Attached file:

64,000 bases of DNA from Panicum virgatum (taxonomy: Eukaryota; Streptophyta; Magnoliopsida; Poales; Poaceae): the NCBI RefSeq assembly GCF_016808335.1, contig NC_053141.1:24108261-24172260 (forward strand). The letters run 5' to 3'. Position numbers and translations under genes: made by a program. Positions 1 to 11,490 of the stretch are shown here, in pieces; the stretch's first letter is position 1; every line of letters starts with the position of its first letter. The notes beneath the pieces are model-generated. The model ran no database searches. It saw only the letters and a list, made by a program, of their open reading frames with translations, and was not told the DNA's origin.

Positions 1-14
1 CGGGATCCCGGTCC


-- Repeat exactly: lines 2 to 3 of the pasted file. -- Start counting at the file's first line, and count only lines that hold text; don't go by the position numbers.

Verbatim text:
Positions 1-14
1 CGGGATCCCGGTCC